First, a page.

Re: SUO: Re: single vs. multiple ontology standard
I agree with Pat on these issues. The only difference between
him and me on this point is that I'm slightly more polite.
pat hayes wrote:
> > There are several reasons, some of which are reasons why a single
> >ontology might be considered better, others are evidence that it is
> >possible (or at least not impossible).
> >1. A standard with many choices is necessarily a less useful standard.
> That is a very debateable claim (not an argument, by the way), and
> one that I would disagree with. It depends on what is being
> standardised. If the issue os how to get plugs to fit into sockets,
> you may well have a point (though even there, the world in fact seems
> happy with a multiplicity of standards each with a welldefined range
> of utility). But for a standard like, say, XML, there is genuine
> utility in its providing many alternative ways of expressing the same
> information; the same is true of RDF and DAML+OIL.
> >Instead of building tools that support one data model, multiple
> >models have to be supported in order to be compliant.
> No, this is a misunderstanding. The whole point of the modular
> appraoch is that one only has to be compliant to ONE of the options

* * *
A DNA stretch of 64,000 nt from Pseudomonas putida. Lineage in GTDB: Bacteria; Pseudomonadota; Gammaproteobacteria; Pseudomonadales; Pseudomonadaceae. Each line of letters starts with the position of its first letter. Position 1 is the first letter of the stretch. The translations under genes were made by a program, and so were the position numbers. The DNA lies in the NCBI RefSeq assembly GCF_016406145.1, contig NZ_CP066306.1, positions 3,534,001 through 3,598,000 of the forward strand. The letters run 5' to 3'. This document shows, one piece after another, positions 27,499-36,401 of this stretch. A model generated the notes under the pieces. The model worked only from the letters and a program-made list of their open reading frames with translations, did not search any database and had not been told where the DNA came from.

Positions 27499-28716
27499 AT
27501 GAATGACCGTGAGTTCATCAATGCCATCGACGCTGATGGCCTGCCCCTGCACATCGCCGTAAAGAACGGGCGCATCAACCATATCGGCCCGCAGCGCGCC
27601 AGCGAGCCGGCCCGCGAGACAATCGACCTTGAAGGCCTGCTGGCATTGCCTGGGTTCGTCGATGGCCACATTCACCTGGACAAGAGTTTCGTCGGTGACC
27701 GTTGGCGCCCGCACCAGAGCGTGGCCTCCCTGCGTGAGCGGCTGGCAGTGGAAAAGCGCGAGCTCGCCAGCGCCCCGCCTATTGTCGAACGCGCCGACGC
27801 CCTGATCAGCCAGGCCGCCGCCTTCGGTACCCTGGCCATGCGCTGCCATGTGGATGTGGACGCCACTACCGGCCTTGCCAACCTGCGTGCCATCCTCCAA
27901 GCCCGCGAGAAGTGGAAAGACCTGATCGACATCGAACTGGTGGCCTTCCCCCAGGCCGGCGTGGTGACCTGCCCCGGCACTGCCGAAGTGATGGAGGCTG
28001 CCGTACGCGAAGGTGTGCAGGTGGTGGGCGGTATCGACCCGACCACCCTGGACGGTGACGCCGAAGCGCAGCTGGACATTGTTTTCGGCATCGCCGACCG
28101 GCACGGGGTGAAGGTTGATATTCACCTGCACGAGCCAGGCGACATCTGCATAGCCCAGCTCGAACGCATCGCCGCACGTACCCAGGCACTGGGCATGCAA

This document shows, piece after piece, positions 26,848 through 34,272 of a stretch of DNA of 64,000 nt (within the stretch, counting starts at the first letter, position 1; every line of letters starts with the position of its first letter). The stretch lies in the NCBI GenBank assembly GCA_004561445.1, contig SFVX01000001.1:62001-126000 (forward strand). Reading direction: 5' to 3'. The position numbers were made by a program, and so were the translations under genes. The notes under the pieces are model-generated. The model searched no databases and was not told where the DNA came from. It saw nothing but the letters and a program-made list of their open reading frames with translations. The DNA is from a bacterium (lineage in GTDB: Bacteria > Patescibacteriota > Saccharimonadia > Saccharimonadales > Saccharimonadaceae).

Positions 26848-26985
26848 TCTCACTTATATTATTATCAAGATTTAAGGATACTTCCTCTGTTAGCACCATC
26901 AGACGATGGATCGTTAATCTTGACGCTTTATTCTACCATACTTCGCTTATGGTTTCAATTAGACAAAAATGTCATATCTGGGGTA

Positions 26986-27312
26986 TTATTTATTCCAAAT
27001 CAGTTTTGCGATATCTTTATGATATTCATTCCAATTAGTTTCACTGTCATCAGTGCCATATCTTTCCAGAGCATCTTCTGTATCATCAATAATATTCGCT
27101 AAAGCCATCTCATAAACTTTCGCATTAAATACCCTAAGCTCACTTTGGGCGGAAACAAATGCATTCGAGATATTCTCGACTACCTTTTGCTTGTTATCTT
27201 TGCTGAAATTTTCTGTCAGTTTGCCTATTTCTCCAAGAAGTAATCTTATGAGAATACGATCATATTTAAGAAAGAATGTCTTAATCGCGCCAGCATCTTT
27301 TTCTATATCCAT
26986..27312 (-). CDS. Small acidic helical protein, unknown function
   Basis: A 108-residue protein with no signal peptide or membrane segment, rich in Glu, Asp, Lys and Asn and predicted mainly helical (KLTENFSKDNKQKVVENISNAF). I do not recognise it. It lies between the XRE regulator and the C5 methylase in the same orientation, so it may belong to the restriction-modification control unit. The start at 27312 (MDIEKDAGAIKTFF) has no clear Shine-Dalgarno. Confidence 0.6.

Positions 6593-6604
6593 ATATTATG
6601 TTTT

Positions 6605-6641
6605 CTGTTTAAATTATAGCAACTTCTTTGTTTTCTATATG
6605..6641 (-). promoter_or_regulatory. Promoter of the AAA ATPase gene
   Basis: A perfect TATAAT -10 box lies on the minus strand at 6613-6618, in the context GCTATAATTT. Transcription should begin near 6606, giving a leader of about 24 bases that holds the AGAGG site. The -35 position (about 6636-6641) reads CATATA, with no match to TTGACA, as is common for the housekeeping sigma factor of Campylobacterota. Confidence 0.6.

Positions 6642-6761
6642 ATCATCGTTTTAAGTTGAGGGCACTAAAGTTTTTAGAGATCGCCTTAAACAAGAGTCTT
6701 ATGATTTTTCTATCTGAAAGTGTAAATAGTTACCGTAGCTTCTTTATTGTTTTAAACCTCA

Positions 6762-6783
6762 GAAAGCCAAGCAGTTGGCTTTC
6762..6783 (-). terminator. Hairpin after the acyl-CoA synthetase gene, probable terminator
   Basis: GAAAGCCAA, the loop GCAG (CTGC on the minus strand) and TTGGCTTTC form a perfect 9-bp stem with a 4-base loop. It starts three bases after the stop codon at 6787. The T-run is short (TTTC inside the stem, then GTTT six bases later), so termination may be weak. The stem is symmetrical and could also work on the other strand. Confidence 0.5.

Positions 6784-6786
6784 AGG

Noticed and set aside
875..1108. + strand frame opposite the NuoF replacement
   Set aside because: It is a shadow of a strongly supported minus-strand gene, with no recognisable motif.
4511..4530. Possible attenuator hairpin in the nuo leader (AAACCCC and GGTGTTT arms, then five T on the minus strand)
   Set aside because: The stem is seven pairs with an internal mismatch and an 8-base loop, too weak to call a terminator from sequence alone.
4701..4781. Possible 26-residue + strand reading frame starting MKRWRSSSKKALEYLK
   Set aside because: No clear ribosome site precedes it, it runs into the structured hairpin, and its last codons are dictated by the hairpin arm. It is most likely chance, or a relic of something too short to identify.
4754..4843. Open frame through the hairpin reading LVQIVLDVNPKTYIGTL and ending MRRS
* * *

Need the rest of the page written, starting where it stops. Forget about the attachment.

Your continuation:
> >2. People have to make more choices with a multiple ontology
> >standard. In order to choose intelligently they should understand
> >all the alternatives and when to apply them (this is a weaker
> >argument than the one above because it's going to be a significant
> >job just to learn to apply one ontology right, but, just the same...)
> I fail to see the point here. In order to apply a standard, users are
> going to have to understand it, of course. BUt take a
> perdurantist/endurantist modular ontology, and ask for whom the
> learning curve is going to be steeper compared to a monolithic
> ontology which adopts one (and only one) of the alternatives. Nobody,
> is the answer. But it takes people a long time to understand the
> 'other' point of view, and some people apparently never make it. (It
> took me several years to understand endurantism, and I know that many
> people have a lot of trouble thinking in an perdurantist way.)
> >3. Despite advertising to the contrary, Cyc doesn't not contain any
> >truly alternative theories or contradictions. In fact, the entire
> >upper ontology is in one context (baseKB). Like or dislike Cyc,
> >there's an existence proof that it's possible to build a single
> >coherent upper ontology.
> >4. No one has yet shown that there are two truly incompatible and
> >equally valid theories that we need to include. I realize that Pat
> >might reasonably disagree with this, but we simply haven't reached
> >the conclusion of our discussion on 3d vs 4d. Each of us takes a
> >different view on who has the burden of proof naturally.
> I give up on you at this point, Adam, if you STILL insist that there
> are not two rival and incompatible approaches here. I have reached
> the conclusion of this debate. There are depths of stubborn ignorance
> that I am simply unable to plumb.
> (650)859 6569 w
> (650)494 3973 h (until September)